Royal Lessons Of Another Era
The royalty I knew was in a different time and a different place. And there was no news media frenzy. Juliana of the House of Orange-Nassau never really wanted to be queen. And when her mother, the stern dowager, Wilhelmina, abdicated in 1948, Juliana stood awkward and tremulous at her investiture and said, "Who am I that I should do this?"
Queen Juliana wouldn't allow police to halt traffic for her car. And so her limousine stopped at red lights, and many a motorist did a double-take, seeing the queen alongside. When she went to the theater, no announcement of her presence in the royal box was allowed. Her family life was dysfunctional, like the Windsors. Her husband, the German Prince Bernhard, was known to have extramarital interests. But not a word of it got into the news media.
Juliana's fourth daughter, Marijke, was born almost blind, which the queen attributed to rubella contracted while performing a royal chore of welcoming Dutch troops back from Indonesia. She sought solace in religious mysticism, and fell under the influence of Greet Hofmans, a strange faith healer.
Under the faith healer's pacifist influence, the queen came to oppose military alliances, including NATO. She insisted on writing her own speeches for an official trip to the United States in 1952. The drafts were full of allusions to resignation and passive acceptance of God's will.
Her foreign minister threatened to resign and precipitate a constitutional crisis. The speeches were toned down somewhat.
In the United States, Eleanor Roosevelt, a friend from wartime days, cautioned the queen about the influence of the faith healer, to no avail. Nothing of this appeared in the Dutch press, except one delicately worded editorial questioning the curious-sounding speeches. But I learned the whole story of the queen and the faith healer, in part from Mrs. Roosevelt, in part from Greet Hofmans herself, and in part from Prince Bernhard. Driven to distraction, he had concluded that public exposure might serve as shock treatment to get the queen to drive the faith healer out of the palace.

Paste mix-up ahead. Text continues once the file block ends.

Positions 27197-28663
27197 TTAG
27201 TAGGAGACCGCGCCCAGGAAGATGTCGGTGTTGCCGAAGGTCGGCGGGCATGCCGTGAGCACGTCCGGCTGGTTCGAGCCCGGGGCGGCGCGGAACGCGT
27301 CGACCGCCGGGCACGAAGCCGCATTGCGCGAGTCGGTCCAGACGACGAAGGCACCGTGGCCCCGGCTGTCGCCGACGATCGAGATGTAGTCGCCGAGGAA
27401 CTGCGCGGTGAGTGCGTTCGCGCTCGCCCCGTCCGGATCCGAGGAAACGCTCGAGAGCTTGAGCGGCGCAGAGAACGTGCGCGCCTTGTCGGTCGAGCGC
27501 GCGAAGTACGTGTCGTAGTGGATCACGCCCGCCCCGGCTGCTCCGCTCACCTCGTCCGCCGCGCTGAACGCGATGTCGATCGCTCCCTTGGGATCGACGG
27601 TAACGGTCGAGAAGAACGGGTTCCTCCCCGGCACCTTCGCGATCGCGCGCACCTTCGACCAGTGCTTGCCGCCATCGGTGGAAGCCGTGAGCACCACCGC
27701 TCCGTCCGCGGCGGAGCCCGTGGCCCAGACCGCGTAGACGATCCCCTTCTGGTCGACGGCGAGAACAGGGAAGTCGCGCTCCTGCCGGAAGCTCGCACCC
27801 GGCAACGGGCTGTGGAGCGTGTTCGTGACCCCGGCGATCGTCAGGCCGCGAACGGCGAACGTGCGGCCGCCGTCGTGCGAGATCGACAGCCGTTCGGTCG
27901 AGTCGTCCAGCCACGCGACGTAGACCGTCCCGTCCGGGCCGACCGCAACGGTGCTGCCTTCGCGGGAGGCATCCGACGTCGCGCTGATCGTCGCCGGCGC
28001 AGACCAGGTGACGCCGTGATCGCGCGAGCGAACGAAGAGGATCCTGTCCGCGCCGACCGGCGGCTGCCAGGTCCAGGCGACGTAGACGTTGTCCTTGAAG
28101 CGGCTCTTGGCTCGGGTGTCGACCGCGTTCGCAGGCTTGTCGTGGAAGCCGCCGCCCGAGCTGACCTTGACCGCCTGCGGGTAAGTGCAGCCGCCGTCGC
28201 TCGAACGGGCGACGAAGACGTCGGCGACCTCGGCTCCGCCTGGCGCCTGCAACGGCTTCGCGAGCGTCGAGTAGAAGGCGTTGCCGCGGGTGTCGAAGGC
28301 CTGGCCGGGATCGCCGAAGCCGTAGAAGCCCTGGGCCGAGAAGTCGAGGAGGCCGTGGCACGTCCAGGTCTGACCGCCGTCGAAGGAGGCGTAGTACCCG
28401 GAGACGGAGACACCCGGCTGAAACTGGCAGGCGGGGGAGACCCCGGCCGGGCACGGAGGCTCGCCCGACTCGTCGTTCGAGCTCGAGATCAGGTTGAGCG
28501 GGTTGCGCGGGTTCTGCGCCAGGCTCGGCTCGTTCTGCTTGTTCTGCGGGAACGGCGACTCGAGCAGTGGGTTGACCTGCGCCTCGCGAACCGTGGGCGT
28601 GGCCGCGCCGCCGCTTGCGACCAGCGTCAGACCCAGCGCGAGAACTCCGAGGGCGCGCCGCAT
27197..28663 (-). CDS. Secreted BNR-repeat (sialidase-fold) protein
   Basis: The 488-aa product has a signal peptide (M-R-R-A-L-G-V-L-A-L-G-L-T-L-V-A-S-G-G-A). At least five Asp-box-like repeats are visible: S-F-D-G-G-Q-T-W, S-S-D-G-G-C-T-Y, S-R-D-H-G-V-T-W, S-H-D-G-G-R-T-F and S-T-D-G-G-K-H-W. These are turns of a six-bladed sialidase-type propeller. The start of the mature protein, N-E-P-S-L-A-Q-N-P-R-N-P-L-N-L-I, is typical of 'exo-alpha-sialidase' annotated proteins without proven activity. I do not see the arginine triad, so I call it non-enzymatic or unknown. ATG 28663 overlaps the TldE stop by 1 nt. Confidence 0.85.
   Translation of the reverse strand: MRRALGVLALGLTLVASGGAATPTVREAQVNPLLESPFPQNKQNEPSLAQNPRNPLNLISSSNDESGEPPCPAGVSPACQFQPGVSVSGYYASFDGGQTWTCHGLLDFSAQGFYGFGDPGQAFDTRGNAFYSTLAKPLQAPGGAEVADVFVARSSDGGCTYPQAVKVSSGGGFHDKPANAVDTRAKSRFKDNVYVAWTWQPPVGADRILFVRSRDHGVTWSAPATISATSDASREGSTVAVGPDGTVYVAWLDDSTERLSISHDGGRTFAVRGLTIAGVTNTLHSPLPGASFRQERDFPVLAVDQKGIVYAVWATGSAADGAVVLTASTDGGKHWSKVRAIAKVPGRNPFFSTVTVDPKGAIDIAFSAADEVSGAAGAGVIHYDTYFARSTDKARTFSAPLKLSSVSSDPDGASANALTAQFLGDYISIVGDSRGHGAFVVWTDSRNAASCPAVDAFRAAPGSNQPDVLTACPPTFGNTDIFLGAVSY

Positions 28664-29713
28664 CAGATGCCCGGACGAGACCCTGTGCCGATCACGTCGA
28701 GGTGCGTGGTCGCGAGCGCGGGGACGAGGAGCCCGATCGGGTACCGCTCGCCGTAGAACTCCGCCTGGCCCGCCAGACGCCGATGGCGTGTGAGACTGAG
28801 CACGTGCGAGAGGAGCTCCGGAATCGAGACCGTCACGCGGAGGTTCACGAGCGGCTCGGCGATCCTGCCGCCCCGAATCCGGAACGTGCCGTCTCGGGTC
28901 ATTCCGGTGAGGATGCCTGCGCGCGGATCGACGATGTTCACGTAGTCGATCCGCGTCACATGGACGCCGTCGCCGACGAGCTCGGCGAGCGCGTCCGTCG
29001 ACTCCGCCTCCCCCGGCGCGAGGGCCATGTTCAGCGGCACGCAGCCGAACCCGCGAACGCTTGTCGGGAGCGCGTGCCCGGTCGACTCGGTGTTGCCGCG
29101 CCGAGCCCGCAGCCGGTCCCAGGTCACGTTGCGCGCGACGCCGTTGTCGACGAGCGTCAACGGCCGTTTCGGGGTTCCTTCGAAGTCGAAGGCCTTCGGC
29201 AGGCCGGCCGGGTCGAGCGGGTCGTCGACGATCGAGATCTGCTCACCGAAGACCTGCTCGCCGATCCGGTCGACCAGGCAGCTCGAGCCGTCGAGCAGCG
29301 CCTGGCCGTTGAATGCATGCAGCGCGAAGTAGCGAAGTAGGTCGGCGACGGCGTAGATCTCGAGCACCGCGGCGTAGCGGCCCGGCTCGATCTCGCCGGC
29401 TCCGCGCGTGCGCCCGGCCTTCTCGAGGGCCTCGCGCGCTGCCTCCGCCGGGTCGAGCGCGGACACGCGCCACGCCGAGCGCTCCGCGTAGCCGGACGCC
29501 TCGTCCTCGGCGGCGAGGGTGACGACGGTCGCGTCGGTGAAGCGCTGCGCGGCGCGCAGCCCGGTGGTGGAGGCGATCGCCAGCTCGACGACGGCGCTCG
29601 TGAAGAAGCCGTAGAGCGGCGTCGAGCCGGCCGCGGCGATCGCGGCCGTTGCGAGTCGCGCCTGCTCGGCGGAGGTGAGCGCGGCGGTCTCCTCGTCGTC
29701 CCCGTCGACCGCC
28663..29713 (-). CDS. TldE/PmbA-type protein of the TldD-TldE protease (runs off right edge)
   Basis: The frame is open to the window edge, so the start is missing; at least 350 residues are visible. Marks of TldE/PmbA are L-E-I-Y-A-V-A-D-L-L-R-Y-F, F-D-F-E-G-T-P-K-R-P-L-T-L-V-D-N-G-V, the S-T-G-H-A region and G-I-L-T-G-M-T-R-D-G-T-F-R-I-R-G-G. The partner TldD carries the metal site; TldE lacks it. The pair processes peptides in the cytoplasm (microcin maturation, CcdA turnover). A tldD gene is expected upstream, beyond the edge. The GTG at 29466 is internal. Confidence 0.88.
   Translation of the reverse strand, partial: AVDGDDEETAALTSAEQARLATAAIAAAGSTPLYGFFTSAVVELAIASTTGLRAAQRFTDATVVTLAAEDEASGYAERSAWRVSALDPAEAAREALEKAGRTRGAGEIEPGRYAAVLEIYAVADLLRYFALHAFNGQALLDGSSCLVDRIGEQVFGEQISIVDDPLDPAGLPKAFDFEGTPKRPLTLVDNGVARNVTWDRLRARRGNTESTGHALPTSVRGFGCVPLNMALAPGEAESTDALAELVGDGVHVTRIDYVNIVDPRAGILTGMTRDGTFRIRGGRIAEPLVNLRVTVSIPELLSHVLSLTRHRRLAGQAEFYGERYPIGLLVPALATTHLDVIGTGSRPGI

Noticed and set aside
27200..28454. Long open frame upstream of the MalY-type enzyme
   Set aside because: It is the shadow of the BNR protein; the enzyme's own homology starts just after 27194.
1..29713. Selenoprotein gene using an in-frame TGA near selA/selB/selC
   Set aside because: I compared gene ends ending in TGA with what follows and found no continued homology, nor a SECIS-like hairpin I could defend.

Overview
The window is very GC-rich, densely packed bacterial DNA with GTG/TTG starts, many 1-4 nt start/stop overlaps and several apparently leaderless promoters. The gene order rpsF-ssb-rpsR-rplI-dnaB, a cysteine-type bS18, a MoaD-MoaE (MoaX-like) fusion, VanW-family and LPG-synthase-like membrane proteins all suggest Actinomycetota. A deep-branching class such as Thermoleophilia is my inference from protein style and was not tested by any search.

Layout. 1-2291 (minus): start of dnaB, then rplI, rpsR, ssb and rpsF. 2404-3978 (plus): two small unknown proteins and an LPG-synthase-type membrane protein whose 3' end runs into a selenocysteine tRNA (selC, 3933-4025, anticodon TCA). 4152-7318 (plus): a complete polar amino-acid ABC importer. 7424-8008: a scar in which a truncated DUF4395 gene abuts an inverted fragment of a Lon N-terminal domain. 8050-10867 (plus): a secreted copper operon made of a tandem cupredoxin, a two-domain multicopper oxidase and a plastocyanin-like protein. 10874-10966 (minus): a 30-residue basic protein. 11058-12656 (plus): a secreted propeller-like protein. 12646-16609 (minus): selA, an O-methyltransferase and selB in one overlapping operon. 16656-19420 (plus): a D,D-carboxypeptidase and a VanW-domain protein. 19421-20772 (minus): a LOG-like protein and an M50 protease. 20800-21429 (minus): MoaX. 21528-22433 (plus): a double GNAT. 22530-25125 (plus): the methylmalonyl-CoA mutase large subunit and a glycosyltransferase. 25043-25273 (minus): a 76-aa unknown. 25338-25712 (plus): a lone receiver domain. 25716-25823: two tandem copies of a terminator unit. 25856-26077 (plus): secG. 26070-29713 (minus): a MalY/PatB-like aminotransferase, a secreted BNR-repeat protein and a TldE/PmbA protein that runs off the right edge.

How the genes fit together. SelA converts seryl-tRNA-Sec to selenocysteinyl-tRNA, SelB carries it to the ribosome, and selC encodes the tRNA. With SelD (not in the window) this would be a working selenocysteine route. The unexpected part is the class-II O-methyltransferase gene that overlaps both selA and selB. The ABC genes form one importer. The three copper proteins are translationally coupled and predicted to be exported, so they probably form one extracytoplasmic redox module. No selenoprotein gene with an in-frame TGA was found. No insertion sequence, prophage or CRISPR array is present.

I sold the article to Life magazine, ignoring threats of retaliation from the Dutch government. But finally, good Dutch friends, warning that I might, single-handed, bring down a monarchy, persuaded me to withdraw the article - a rare event in my career.
In time, the story came out in the German news magazine, Der Spiegel. In time, Greet Hofmans left the palace. In time, I was decorated by the queen, presumably for self-censorship. In time, Queen Juliana, like her mother, abdicated, and her daughter, Beatrix, became queen, the third successive female monarch.
Now, as then, the Queen is photographed only with her consent. Now, as then, the Dutch like their royals and pay little attention to them. And the chances are that the Netherlands monarchy will long outlast the British monarchy.
* Daniel Schorr is senior news analyst for National Public Radio.